14 comments on “Were Neanderthals Religious?

  1. I agree and think so too. You know as well as I do that domestic canines and even some Primates have a sense of morality and maybe even feel a sense of condolences and loss for a member that was lost from the group.

    I think Neanderthals at least had beliefs of Animism and a connection and appreciation of the natural resources around them. We know Animism continued on as an ideal and still exists today.

    I have, and maybe you have also, observed Dogs morn the loss of another member of the family whether it be a human or another dog. So why would early man not have at least this same basic sense of loyalty and loss also?

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  2. I have had dogs all my life and you are absolutely correct. And certainly Neanderthals would have had at least some sense of morality. In fact I’ll share something with you that I’ve now observed for a long while……

    I notice that those people whom I see the most Neanderthal-like traits in tend to be the most gentle of people, the most caring, and some of the most down-to-earth religious/spiritual people I know. I could say based on physical appearance they they would be brutish but in fact just the opposite is true. We are SLOWLY discovering that we have been very WRONG in our theories about Neanderthals and I suspect as more discoveries are made we will find out we’ve even been MORE wrong.

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  3. I agree, I have noticed this myself among my own friends. May I put in a request for an “Ancient religion or spirituality” Category on here Roberto? This is one topic I am fascinated with and it would be super cool to have a spot especially for this.

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  4. Elephants too express emotions and loss when they encounter the body of a former herd-mate. they even have a rite of passage ritual when they find the bones. they disperse the bones over a broad distance with the skull being the last to be dispersed. The matriarch has been seen doing this final rite. I saw a show about the American bison, and how it was thought to be extinct, until a small herd was found in a remote part of Yellowstone park. because they are so reduced in numbers they may still go extinct. much of the bison meat in the store is crossed with beef to make them easier to manage on the ranch. others are bred dumb ones to dumb ones creating fluffy beef. there were 2 ranchers that wanted bison, not easy to manage dumb animals. one rancher treated his herd like bison, tore down all the fences and i got the impression he didn’t worry about predators either. he said that when he harvests an animal he doesn’t take his biggest, strongest animals, he takes the subordinates, leaving the strongest to survive. when he does harvest an animal, after he shoots them dropping them where they stand, he backs off for a little while. he has observed how each of the other bison will walk up to the dead herd-mate and give it a nudge with their head as if to say some final farewell. after each animal does this they pack up and move away a bit, then in unison they all will turn and look back one last time then move off. he then harvest the animal. he said that it costs more to do it this way, but his customers don’t seem to mind, besides it is the right thing to do!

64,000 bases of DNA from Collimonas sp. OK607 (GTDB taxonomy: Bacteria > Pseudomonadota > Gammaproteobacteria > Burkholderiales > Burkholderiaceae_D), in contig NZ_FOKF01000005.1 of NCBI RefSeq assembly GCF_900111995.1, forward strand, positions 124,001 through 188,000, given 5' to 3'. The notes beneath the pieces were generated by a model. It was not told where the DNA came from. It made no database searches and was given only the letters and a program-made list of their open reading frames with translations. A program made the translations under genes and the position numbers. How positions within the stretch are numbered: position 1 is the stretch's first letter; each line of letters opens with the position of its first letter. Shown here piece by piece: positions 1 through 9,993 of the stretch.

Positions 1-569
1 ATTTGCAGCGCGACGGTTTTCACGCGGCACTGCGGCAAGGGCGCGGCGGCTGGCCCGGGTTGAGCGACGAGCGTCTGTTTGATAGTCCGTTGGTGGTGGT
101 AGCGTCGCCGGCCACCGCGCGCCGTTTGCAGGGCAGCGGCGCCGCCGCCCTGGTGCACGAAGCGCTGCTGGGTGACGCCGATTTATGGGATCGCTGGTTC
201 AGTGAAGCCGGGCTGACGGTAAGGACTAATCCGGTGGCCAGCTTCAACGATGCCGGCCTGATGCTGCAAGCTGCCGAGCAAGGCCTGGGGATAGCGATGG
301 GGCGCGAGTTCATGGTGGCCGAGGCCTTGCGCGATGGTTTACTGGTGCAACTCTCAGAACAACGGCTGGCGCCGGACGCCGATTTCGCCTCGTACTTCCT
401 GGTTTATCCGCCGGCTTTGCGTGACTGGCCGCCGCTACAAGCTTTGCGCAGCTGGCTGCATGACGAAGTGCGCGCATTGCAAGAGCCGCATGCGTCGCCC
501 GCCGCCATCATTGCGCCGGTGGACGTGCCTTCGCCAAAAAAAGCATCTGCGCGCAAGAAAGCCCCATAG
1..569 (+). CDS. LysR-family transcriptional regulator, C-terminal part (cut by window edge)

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  5. Morning Randolf! Having been raised on a Ranch I have seen Cattle do this exact same thing too! I have also watched the complicated time consuming process of another Cow adopting a Calf when a nursing Cow happens to die of Natural causes or is struck by a vehicle. Basic animal instincts are amazing sometimes!

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  6. Pronghorn antelope do the same thing. I was amazed the first time I saw them do this. Yes, it is as if they are in mourning and this is their last goodbye. I think we greatly underestimate animals in general. We like to think they really don’t have emotions (if you have dogs or cats like me you know this is not true), have no spirit, etc. I think just the opposite is true frankly.

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  7. Incredible. It would be hard to observe this in Deer or Elk because they are so flighty and not really big on being herd animals. I have never taken a Pronghorn or tried it. Other Hunters have shared the best way to prepare it though. They say to build a big fire and let it burn down to coals. Throw the Antelope on the coals and cook several hours turning now and then. When you think it is done remove the Antelope and throw it away and eat the Coals. lol

    I have serious problems believing that early Man did not have at least these basic instincts of Bonding and Nurturing. I know they understood it meant their very survival as a species! They had to be at least as smart as a Pronghorn, Elephant or a Cow!

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  8. Pronghorn is good! Cook it in a pit slowly and it tastes great. I do fully believe early man had these basic instincts of bonding and nurturing. We have them today and they came from somewhere. If early man did not bond he would not have survived living in harsh environments. Group/tribal bonding and nurturing are the way he survived I believe and I believe these instincts are innate. Sadly, our ancient human ancestors are often portrayed as “apeish” and “brutal” but I don’t think this was the case most of the time. Sure humans fought as we still fight today. But I think they knew that their chances of survival were greatly increased via bonding and nurturing. Further, I believe our ancient human ancestors were intelligent and if they weren’t then someone needs to explain to me just how Homo erectus came out of Africa and settled the world, basically (this according to the OOA theory). I really don’t think this species was composed of rogue loners who were brutish and animalistic. This species developed a whole new stone tool industry. Early H. erectus used the Oldowan tools used by H. habilis and then developed the Acheulean stone tool industry which was more sophisticated than Oldowan tools. How did he do this if he was a mere brutish unintelligent animal?